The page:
Understanding the Costs Related to Cancer Care

Approved by the Cancer.Net Editorial Board, 08/2022

Cancer care and treatment can be expensive. And many people have unplanned expenses related to their care.

Finances can be a source of stress and anxiety, and the topic may feel overwhelming. Sometimes, costs keep people from completing cancer treatment. This increases health risks. It may also lead to more expenses in the future.

A good first step is to identify your potential medical and non-medical costs. This information will help you adjust your budget and to seek financial guidance and assistance, if needed. Creating a financial plan helps reduce stress. This allows you to focus on your health and wellbeing.

What contributes to the cost of cancer care?

Your personal costs will depend on several factors:

  • The type of cancer treatment you receive

  • The length of treatment

  • The location of treatment

  • Your specific health insurance coverage

  • Whether you have supplemental insurance

What are the hidden costs of cancer care?

Some costs might appear more obvious than others. For example, if you are prescribed a medication for cancer, many people are already familiar with figuring out its cost based on their specific health insurance. But you will also need to consider the hidden costs of cancer. Specifically, costs of daily living may increase in different ways. For instance, if you need to regularly travel for treatment, costs for gas, parking, or public transportation fares will build up over time. Other possible hidden costs are described below.

Along with increased expenses, you may need to work less. As a result, you could earn less money. If you have short-term disability insurance, you may be able to use this during treatment and recovery. However, short-term disability may only cover a portion of your wages. In the United States, several states have state-sponsored disability plans including California, Hawaii, Massachusetts, New Jersey, New York, Rhode Island, the District of Columbia, and Washington.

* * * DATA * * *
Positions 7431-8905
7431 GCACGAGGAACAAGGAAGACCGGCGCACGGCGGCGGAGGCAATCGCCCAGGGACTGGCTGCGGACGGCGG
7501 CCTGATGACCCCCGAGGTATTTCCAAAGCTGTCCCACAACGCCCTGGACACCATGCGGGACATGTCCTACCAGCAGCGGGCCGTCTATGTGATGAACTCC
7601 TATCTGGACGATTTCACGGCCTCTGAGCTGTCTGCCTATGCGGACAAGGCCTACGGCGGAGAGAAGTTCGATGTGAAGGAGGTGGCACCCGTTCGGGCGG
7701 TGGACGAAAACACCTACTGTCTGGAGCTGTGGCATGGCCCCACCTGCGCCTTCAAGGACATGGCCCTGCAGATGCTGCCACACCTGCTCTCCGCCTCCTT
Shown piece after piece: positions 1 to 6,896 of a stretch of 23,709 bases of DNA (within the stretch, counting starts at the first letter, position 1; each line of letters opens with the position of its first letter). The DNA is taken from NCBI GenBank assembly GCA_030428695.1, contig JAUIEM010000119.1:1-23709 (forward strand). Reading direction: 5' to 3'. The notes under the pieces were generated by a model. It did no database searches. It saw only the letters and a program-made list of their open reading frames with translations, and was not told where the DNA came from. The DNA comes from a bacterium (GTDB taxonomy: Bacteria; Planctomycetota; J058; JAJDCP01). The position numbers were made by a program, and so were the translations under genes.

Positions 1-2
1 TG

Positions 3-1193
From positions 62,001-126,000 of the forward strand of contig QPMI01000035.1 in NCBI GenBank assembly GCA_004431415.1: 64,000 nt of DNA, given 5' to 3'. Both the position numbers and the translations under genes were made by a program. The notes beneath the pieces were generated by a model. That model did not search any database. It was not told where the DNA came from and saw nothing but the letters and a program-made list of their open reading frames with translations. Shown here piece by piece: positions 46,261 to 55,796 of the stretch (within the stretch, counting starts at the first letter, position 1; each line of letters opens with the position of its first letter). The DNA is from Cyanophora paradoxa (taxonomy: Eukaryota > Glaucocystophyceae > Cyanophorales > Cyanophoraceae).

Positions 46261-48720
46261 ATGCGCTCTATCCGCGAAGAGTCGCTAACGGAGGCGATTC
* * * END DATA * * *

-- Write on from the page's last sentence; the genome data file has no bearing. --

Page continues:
Common medical costs for cancer care

In making your list of medical and non-medical costs, consider these categories:

Doctor appointments. This includes payments for care you receive at each doctor visit. Typically, your insurance provider requires you to pay a co-payment. This is also called a co-pay. It is a fee you pay for each appointment.

The insurance company sets the co-pay amount, not the doctor. You may also have to pay for tests done during your appointment. For example, laboratory tests, such as blood or urine tests.

Cancer treatment. This includes payments for care you receive during your cancer treatment. For example, each radiation therapy session or chemotherapy infusion. The time span of treatment varies from person to person. Ask how often and how long you may have these costs.

People participating in a clinical trial should talk with the study's research team about cost-related factors to consider, as they may be different or the same as people receiving standard of care treatment. Learn more about health care coverage of clinical trials.

Medication. This includes payments for each drug prescribed during your treatment period. For example, this category includes chemotherapy to treat the cancer, as well as supportive care drugs to help manage side effects, like anti-nausea medication.

Caregiving, at-home care, and long-term care. This includes extra care a person with cancer may need. For example: